between its characters. Not only do relationships appear to be a major
concern of Japanese society, but they also emerge as a central focus
of Japanese films.
While the Japanese middle-class struggle with the restrictions of their
social manners, it would appear that the working classes have greater
freedom of speech if Japanese cinema is to be believed. Witness the
work of Mikio Naruse for example, and you will find much more frank
and less reserved patterns of behaviour within the poorer families he
tended to depict. Generally, his characters were far more expressive,
and exchanges between them were more open and carefree than those of
Ozu, because for Naruses underprivileged individuals, time-consuming,
stereotypically "Japanese" manners might be considered a luxury.
(Lopate, 1986, p.14). Seeing how Naruse himself had a relatively impoverished
upbringing, and led a very modest lifestyle, it would be a safe bet
to say that his films embody a realistic picture of Japanese working
I have only touched upon certain areas and factors within Japanese society,
but on the face of it, it would seem that the modernization of Japan
has most deeply affected the middle classes. What is most striking is
that the transformation of the country was fundamentally triggered because
Japan felt inferior to the rest of the Western world, as opposed to
having a practical desire to progress culturally. When Japan encountered
Western civilization near the end of the 19th Century, it noted the
scientific and technological advances the West had made, and rapidly
and intently began to imitate and reproduce these innovations. It is
ironic how the reverse is true now, as we in the West try to import
and absorb as much Japanese technology as quick as possible. The Western
influence was also incorporated into certain areas of Japanese filmmaking
as well, in the work of Kenji Mizoguchi for example, who was, one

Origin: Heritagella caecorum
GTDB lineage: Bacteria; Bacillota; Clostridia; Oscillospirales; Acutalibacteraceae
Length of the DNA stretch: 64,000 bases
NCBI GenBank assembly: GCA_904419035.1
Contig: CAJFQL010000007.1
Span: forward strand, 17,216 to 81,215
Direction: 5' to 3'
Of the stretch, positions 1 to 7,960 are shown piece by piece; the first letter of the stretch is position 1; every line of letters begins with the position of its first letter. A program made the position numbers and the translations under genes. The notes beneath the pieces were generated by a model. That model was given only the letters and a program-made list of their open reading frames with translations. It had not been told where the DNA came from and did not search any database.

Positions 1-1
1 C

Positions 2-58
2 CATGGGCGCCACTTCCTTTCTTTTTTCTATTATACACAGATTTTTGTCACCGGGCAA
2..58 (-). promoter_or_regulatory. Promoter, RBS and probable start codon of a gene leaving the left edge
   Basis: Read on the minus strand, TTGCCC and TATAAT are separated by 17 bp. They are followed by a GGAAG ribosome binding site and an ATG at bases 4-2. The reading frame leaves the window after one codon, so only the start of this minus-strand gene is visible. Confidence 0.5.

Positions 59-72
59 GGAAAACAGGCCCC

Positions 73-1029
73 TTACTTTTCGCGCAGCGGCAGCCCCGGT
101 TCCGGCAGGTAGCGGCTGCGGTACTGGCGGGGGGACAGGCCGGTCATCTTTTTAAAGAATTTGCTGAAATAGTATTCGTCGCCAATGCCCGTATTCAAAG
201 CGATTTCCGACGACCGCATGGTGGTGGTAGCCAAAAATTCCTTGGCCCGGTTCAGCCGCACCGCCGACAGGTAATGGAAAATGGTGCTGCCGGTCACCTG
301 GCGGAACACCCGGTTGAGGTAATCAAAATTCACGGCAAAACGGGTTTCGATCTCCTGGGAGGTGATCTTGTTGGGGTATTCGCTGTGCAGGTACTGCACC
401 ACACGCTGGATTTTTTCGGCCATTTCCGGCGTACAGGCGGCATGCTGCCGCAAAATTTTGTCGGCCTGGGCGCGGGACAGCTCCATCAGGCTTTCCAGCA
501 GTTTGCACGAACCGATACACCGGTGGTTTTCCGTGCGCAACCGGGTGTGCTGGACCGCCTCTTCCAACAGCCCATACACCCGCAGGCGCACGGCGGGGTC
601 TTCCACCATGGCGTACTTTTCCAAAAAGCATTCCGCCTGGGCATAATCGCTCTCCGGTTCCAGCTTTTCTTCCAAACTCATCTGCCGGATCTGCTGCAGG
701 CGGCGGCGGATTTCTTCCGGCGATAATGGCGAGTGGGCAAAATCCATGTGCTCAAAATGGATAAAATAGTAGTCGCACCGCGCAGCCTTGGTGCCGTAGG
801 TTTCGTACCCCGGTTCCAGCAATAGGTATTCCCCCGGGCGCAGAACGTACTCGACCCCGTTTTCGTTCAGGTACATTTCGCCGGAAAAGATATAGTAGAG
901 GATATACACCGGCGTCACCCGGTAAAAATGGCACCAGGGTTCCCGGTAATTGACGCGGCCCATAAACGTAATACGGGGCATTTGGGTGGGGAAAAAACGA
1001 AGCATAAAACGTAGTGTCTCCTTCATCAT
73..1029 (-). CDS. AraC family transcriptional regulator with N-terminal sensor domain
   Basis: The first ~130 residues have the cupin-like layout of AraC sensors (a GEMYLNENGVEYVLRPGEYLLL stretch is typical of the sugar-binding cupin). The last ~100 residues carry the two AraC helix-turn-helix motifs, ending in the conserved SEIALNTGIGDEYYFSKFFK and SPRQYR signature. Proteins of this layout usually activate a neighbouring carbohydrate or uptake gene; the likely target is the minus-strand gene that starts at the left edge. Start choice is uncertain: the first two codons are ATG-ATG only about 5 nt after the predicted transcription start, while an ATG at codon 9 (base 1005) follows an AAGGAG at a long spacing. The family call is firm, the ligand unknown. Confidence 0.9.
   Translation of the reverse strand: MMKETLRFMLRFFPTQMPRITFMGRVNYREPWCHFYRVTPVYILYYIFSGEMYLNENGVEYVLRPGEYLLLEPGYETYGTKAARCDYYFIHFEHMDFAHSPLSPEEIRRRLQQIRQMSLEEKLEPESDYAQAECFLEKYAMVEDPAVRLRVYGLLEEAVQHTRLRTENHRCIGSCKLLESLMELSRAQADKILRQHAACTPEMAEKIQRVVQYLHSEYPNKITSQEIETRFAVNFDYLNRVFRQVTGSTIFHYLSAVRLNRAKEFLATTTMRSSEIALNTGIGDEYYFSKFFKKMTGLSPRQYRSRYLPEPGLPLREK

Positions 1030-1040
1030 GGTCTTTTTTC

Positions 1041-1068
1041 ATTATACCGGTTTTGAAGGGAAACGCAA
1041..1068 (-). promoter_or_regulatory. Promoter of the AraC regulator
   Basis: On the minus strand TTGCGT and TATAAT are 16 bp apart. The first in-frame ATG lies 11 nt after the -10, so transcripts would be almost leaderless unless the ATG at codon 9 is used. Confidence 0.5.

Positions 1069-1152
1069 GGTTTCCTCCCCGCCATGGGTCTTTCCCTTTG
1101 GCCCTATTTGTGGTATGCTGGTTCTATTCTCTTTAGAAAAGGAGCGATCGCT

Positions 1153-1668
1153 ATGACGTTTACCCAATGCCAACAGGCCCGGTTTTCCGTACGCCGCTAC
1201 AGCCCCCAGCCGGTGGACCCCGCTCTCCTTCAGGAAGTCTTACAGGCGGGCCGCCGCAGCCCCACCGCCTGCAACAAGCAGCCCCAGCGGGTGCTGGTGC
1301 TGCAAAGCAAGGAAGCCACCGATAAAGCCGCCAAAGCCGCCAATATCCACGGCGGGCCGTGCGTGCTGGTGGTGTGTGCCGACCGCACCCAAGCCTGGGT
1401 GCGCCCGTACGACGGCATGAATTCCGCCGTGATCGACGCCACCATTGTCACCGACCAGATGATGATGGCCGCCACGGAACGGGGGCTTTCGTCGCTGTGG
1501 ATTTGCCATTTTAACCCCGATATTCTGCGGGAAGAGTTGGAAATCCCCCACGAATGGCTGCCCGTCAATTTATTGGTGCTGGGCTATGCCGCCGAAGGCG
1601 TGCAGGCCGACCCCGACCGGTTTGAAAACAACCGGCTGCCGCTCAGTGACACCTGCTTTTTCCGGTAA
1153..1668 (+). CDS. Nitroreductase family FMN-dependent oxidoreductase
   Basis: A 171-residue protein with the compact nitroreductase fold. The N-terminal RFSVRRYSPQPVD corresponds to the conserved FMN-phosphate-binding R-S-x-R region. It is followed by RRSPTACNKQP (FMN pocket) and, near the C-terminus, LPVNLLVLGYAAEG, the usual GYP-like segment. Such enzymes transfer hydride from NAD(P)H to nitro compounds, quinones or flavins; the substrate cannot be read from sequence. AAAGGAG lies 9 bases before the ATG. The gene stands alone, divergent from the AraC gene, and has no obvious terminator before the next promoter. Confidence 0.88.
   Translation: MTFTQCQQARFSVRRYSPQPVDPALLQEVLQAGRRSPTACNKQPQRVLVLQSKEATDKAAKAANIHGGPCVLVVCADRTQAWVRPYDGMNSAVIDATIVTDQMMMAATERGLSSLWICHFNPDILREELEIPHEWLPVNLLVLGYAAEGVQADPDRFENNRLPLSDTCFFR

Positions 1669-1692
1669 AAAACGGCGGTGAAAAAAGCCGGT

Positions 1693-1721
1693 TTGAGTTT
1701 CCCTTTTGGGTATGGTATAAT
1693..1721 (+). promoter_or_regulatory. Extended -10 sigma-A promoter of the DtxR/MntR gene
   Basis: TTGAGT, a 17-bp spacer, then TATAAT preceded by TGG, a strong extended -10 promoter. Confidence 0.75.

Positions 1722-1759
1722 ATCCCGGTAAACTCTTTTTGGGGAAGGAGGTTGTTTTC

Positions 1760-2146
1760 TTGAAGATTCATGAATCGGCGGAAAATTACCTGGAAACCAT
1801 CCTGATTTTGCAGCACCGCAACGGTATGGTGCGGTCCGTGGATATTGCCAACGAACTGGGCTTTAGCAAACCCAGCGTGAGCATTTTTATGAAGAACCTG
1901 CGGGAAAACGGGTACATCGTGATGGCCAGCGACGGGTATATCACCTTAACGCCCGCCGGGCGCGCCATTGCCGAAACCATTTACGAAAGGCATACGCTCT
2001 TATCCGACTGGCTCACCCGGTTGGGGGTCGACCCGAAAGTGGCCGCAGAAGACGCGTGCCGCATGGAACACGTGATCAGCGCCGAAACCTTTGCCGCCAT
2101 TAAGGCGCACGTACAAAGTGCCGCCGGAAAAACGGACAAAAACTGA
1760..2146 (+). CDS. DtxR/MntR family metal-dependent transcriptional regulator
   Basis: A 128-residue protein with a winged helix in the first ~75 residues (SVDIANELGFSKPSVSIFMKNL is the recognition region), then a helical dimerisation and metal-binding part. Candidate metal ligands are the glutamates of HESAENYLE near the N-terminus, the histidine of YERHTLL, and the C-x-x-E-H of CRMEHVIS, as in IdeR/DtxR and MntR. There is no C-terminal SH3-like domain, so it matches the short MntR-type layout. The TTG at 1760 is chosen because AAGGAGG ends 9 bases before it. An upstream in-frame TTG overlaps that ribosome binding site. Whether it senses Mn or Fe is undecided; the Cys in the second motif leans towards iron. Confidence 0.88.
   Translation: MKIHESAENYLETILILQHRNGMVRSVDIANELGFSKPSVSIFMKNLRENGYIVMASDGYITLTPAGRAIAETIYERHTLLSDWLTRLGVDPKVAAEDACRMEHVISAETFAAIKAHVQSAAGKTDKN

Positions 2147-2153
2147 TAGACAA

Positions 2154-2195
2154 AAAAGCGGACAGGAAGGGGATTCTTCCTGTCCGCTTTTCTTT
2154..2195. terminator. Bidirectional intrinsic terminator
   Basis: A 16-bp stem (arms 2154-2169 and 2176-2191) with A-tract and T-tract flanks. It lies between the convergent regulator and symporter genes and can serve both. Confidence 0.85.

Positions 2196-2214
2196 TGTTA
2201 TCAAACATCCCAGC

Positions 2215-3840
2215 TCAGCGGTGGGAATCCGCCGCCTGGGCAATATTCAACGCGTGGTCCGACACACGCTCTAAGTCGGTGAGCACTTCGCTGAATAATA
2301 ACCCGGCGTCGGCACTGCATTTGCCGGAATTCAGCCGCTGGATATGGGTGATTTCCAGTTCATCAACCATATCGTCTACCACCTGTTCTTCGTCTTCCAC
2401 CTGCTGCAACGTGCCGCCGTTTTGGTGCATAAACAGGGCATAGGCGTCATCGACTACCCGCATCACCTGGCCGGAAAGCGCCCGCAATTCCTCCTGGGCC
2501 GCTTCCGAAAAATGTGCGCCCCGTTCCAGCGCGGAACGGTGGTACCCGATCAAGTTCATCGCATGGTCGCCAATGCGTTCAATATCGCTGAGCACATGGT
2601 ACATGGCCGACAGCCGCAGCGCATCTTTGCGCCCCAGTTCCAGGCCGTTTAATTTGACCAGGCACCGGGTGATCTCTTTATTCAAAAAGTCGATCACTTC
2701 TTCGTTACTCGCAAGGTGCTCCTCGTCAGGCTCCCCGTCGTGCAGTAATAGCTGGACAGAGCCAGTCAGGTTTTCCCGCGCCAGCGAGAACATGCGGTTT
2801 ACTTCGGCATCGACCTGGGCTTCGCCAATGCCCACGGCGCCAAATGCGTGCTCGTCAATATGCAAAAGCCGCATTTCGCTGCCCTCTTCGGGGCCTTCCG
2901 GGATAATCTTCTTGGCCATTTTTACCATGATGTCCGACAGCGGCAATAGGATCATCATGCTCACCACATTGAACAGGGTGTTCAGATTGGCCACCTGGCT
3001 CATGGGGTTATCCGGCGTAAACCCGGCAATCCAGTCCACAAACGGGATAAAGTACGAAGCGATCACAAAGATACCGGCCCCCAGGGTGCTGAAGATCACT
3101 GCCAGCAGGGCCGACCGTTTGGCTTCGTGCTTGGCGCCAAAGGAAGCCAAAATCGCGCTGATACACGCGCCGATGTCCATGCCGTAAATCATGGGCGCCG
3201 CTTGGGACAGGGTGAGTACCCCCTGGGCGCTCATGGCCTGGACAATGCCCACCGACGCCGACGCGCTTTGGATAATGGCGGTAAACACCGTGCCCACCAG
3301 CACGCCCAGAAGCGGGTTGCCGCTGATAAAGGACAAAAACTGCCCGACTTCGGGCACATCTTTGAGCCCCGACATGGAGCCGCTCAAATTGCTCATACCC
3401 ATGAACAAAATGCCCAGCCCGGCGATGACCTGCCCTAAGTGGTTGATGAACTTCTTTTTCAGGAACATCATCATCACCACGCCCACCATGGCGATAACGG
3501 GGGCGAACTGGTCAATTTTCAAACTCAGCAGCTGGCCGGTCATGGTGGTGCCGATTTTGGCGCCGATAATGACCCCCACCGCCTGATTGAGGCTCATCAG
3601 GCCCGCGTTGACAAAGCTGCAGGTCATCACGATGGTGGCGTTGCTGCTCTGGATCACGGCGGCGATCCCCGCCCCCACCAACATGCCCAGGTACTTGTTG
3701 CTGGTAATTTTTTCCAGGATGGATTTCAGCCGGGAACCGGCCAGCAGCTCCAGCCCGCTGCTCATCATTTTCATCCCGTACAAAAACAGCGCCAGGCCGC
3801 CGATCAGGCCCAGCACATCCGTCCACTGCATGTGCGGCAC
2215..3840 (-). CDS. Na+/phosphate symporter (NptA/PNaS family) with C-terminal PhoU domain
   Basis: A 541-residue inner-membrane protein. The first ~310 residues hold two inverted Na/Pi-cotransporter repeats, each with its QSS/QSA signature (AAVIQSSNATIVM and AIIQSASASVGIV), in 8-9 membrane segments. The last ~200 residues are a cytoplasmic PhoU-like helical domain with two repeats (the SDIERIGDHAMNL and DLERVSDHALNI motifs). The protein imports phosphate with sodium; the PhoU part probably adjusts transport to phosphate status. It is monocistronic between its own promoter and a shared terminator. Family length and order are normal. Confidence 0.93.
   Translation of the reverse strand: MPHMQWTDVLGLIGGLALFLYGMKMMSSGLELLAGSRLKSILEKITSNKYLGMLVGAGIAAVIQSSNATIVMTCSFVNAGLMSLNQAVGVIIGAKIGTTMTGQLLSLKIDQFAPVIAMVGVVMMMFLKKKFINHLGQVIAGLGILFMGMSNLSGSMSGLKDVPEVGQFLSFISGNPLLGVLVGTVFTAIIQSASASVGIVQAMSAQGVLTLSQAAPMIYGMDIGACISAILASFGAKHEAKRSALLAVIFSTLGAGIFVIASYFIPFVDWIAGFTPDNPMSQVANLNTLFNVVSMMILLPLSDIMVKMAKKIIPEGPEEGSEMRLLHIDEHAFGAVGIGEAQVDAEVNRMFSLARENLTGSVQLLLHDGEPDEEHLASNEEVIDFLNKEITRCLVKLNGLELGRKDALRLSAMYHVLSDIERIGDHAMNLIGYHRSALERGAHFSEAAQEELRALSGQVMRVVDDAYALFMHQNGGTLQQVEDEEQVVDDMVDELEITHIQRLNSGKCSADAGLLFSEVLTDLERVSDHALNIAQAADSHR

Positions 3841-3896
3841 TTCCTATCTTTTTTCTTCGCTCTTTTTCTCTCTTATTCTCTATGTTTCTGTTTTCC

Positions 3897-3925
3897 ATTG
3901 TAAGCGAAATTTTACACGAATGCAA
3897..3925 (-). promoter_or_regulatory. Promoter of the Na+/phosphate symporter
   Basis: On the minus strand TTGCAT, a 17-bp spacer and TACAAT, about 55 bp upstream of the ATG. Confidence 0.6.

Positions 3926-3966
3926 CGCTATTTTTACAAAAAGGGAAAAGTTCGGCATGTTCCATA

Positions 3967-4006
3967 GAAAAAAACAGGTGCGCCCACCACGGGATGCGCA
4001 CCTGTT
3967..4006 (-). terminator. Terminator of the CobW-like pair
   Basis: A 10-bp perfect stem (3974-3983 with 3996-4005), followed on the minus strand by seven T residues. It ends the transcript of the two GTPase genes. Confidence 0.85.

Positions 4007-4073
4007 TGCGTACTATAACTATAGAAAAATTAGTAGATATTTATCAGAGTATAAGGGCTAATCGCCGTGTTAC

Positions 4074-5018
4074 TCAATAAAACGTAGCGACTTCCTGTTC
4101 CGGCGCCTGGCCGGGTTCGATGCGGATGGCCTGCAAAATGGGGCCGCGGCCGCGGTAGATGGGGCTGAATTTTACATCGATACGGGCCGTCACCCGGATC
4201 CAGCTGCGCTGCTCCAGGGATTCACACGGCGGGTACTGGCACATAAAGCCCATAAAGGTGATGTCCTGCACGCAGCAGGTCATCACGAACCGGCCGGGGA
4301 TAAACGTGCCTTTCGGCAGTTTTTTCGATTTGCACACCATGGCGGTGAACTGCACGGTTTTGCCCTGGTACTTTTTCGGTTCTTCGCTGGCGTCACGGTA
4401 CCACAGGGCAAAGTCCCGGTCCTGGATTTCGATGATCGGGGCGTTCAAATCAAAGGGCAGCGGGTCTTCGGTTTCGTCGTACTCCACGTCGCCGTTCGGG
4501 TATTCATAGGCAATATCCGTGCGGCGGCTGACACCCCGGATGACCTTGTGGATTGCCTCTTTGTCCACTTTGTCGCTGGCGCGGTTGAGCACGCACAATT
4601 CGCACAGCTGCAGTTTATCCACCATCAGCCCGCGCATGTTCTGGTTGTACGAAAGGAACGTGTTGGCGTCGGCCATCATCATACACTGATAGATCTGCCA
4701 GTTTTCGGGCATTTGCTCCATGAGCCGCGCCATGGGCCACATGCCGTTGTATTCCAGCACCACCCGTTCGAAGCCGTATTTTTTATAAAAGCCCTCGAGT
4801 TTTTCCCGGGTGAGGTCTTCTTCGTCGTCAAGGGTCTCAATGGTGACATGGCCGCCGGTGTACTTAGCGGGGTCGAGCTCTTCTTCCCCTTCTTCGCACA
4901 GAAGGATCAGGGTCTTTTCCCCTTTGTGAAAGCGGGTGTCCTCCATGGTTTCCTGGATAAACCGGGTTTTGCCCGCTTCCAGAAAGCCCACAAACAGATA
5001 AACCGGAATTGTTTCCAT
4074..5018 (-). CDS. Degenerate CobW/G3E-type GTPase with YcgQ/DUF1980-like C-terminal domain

of the first in Japan to make fully realised sound films by assimilating
the Western model. (Cohen, 1978, p.111). You can see it in
his editing in particular, making use of a Western framing techniques,
such as a spectacular dissolve to link a bath between Lady Wakasa
and Genjuro with a picnic in Ugetsu (1953).
Japans decision to modernize, as we can see today, has led to
the dense urbanization of large areas of Japan, and their worldwide
reputation for embracing modern technology in all areas of life. Whilst
the Japanese seem happy to promote their mastery of electronics and
suchlike, Im not sure that they have been so eager to show that:
their achievement in technology, in turn, has had a profound impact
on the Japanese concept of the collective self. Indeed, the Japanese
have been jolted, as it were, by their own success and are having a
difficult time redefining their own position in relation to the rest
of the world (Ohnuki-Tierney, 1990, p.199-200).
So I think it would be fair to say that modernization is at the heart
of the problems in Japanese society that I have looked at, and also
perhaps played a part in fuelling a crisis of national identity. Ozu
would undoubtedly feel very smug.
so we come full circle to Battle Royale, a film that takes